17    The appellant also relied on Minister for Immigration and Border Protection v CPA16 [2019] FCAFC 40 (CPA16) at [39], DPI17 v Minister for Home Affairs [2019] FCAFC 43 (DPI17) at [52] and [106], and CHZ19 v Minister for Home Affairs [2019] FCA 1112 (CHZ19) at [33], [34] in relation to the assessment of materiality in that regard.

18    The appellant submitted that this was material because had the Authority recognised the new information about registration with the organisations, it would have had to consider whether s 473DD was satisfied. In making that consideration, it would have recognised that this is personal information and, if true, would have raised the question as to the basis on which the recognition was made. If it was on the basis of the appellant’s claims about going to India, which were rejected by the Authority, it would have removed that inconsistency. It was possible that the Authority might have decided to exercise its powers under s 473DC(3) to make inquiries of the Department to contact the organisations. The appellant submitted there were a number of steps which might have occurred, and the appellant invited the Authority to take those steps.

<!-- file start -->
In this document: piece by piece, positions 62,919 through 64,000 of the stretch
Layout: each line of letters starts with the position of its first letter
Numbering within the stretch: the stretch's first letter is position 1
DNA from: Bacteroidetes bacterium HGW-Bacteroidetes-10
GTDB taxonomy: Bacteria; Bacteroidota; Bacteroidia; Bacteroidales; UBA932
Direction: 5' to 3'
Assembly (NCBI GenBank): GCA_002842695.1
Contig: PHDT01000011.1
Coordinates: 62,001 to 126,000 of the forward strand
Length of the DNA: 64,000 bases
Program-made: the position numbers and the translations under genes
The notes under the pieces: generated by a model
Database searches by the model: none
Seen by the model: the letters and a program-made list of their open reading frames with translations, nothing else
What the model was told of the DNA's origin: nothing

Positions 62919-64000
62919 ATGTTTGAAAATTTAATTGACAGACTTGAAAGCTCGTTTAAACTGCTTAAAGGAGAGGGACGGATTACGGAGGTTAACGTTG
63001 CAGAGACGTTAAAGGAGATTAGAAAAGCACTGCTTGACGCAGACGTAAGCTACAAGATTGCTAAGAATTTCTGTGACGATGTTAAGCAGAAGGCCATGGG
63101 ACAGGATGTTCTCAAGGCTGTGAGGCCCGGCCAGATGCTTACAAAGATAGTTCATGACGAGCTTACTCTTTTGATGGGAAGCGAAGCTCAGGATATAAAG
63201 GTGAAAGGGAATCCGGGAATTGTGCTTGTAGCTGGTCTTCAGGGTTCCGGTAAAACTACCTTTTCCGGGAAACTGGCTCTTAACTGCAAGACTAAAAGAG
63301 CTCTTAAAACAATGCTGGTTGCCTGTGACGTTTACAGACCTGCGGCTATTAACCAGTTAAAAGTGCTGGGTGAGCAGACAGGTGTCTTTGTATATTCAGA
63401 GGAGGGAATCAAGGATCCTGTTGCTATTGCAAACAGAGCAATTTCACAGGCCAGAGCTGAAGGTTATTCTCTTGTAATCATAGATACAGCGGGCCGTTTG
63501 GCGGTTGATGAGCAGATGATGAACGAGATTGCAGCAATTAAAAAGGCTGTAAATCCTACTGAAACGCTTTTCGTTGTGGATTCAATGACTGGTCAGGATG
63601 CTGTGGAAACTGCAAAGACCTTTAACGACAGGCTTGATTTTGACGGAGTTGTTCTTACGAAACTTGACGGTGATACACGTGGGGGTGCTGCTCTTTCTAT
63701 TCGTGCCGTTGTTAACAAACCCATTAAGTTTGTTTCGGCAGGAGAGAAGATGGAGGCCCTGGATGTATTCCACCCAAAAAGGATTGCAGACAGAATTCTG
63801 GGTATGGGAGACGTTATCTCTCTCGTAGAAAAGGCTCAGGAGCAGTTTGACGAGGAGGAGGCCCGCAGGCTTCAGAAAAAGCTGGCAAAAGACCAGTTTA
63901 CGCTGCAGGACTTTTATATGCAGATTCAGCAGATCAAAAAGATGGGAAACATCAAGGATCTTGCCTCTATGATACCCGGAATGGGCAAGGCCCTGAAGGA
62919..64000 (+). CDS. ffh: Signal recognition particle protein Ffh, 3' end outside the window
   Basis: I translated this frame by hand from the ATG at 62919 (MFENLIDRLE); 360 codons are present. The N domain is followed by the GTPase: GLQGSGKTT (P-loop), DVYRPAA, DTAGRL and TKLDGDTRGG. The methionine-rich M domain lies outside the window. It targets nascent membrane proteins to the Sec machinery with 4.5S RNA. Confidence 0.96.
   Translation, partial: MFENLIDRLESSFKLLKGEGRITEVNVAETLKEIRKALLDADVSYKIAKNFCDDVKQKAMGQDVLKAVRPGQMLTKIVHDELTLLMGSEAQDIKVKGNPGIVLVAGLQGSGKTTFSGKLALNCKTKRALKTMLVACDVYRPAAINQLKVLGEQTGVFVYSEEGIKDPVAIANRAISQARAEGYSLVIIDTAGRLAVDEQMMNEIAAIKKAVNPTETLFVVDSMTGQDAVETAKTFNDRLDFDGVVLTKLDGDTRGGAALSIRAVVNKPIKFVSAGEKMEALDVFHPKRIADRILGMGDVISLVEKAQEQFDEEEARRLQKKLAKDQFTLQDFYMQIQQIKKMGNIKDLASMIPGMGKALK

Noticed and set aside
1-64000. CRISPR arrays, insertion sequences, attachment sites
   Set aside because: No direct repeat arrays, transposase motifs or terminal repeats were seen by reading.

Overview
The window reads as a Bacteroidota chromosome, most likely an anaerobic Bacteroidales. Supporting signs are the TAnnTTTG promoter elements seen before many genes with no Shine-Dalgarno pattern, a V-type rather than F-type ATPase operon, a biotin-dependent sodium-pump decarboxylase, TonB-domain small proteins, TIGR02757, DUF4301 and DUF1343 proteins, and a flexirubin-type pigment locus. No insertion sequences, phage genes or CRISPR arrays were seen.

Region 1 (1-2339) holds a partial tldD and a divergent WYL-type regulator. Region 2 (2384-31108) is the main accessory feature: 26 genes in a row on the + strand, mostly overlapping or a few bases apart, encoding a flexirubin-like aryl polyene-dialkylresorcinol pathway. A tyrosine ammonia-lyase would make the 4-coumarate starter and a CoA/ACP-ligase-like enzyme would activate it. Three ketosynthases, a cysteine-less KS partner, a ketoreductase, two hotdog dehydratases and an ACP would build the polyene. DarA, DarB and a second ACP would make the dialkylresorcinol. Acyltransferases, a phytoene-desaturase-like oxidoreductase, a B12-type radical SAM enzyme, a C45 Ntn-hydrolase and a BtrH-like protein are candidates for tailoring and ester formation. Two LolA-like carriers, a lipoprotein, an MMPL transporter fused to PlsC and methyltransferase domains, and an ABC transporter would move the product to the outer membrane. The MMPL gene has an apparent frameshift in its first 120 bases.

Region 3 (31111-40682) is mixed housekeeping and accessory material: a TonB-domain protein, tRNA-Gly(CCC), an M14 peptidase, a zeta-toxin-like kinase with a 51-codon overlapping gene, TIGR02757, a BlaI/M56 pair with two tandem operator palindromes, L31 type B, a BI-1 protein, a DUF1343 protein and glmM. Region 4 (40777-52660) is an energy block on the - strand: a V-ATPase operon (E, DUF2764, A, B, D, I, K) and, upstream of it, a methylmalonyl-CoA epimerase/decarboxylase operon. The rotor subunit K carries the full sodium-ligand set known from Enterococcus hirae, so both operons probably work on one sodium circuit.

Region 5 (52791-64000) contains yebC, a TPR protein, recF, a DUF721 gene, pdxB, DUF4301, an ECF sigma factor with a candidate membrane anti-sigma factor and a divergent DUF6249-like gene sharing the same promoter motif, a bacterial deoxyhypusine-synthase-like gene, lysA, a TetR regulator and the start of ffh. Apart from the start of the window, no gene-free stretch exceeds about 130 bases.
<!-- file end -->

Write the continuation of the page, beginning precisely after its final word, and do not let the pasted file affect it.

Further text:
19    The respondent submitted that the Authority already had information before it that indicated that the appellant had been registered with the UNHCR and therefore the revelation that organisations such as the UNHCR had recognised him as a refugee was not new information, or, if it was new information, it was in essence the same information that had been before the delegate such that no jurisdictional error arises from the Authority’s failure to expressly refer to this part of the submission. The respondent submitted that there was no reason for, or obligation on, the Authority to refer to this information because the fact that an international organisation such as one of the organisations listed had recognised the appellant as a refugee (noting that it is unclear from the information when this recognition was said to have occurred), was not material to the outcome of the review. The respondent contended that the task for the Authority was to determine for itself, on the basis of the information it was permitted to consider, whether the appellant was owed protection obligations under the Migration Act. Further, the respondent argued that the willingness of the appellant to authorise getting information from an international organisation cannot have an impact on the Authority’s assessment of the credibility of some of the appellant’s claims. Instead, the respondent’s submission was that the Authority gave clear reasons as to its rejection of the claims it rejected, and it did not find the appellant entirely without credit, in that it accepted parts of his claims.